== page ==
A rising wave of political violence - beatings, murders and armed clashes between students and extremists of the far left and right - has all but brought higher education to a standstill in Turkey and is threatening to disrupt the country's democratic institutions.
On Wednesday, a rightist student, Mustafa Erolun, died in the early hours of the morning when explosives were thrown into an Istanbul University dormitory. His coffin, wrapped in a Turkish flag, was carbried by students through blizzard swept streets the next day.
On Thursday, three youths were shot and wounded in the Aegean port of Izmir while handling out leftist, pamphlets. A week earlier, a student was killed and five others were wounded when "unidentified persons," according to the police report, opened fire as the students sougth to enter night classes at an Ankara school.
According to figures supplied by the Turkish news agency in Ankara, almost 200 people have been killed in politically motivated violence during the last two years. Most of them have been students, but innocent bystanders have been caught in the crossfire, too.
Few believe that these ideological clashes have reached the stage where the military might feel it necessary to intervene.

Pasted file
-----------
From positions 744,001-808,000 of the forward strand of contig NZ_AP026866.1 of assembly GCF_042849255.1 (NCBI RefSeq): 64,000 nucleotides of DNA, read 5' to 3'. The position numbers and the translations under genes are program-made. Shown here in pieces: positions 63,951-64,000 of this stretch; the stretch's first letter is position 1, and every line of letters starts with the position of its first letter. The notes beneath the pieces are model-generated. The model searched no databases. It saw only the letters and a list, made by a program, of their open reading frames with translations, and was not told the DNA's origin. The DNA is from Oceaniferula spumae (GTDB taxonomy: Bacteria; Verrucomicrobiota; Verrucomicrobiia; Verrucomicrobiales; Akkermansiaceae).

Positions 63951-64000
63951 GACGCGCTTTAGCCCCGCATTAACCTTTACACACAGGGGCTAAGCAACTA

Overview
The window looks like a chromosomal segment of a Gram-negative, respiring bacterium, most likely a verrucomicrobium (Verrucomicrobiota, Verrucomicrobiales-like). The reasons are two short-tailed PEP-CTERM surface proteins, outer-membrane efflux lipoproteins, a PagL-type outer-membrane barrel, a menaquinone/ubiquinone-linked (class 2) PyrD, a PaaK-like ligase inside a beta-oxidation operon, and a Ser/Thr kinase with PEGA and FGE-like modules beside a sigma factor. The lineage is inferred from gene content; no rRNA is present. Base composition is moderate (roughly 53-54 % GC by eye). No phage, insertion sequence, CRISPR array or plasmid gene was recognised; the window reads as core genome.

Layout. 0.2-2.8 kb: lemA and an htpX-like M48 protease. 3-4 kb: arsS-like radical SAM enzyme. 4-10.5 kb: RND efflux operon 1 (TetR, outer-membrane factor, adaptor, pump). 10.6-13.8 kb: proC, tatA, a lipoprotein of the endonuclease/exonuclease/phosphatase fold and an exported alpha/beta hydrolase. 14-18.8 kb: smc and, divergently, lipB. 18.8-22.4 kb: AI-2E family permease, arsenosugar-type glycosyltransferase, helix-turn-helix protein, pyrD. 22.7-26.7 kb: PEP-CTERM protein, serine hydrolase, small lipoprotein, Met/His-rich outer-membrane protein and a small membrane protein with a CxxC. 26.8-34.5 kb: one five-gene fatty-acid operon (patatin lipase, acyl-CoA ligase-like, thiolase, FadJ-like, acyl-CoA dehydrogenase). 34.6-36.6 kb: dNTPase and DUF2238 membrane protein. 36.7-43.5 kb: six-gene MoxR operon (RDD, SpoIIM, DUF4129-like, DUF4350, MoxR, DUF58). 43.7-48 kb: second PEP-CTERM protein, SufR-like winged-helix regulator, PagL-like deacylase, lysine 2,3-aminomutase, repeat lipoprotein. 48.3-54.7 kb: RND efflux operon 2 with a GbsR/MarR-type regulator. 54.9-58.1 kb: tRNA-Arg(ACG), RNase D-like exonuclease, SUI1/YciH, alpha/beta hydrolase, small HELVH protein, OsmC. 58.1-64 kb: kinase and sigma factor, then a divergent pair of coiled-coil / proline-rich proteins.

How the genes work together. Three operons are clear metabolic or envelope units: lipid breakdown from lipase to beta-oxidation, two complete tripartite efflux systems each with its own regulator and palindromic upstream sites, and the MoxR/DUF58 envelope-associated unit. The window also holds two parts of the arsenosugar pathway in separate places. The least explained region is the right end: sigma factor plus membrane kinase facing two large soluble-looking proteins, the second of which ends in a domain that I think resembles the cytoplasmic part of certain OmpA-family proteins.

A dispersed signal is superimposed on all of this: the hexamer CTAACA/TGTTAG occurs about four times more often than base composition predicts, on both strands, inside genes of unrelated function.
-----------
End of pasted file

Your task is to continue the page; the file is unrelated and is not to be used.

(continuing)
But everyone remembers that twice before, in 1960 and 1971, student violence was the prelude to military intervention. So far, the element of urban terror and the kidnapping and murders of foreigners that occured in 1970 are missing.
The current difficulties are more concerned with rival attempts to gain control of Turkey's technical schools and unversity campuses. They have become so politicized that few can remain open for an entire term. The classes also are affecting high schools, and non-political students are afraid to attend classes.
Ankara University's prestigious school of political science has been opened and closed more than half a dozen times this academic year because of student violence. Rightist controlled schools refuse to let students belonging to leftist organizations attend classes and vice versa.
Although perhaps as many as 90 per cent of Turkey's students would prefer to continue with their education, they are intimidated by the militants. "Even when the school is open the atmosphere is too tense to do any research and study," said Sedat Ergin. A student at Ankara's school of political science, "I have lost a whole year and I wish I was in a foreign country where I could really be a student."
On the left there is a broad spectrum of Marxists. Leninsts, Maoists and Communists who sometimes fight among themselves as well as against the right. The leftists say they are working to bring about social justice in a socialist Turkey. The rights say they are tyring to mobilize the youth of Turkey into the paths of "justice, morality, solidarity, liberty and discipline" and oppose the imperialism of both East and West. They believe in God and the Turkish nation, they say and it is their duty, to fight and political movements that contest these ideals.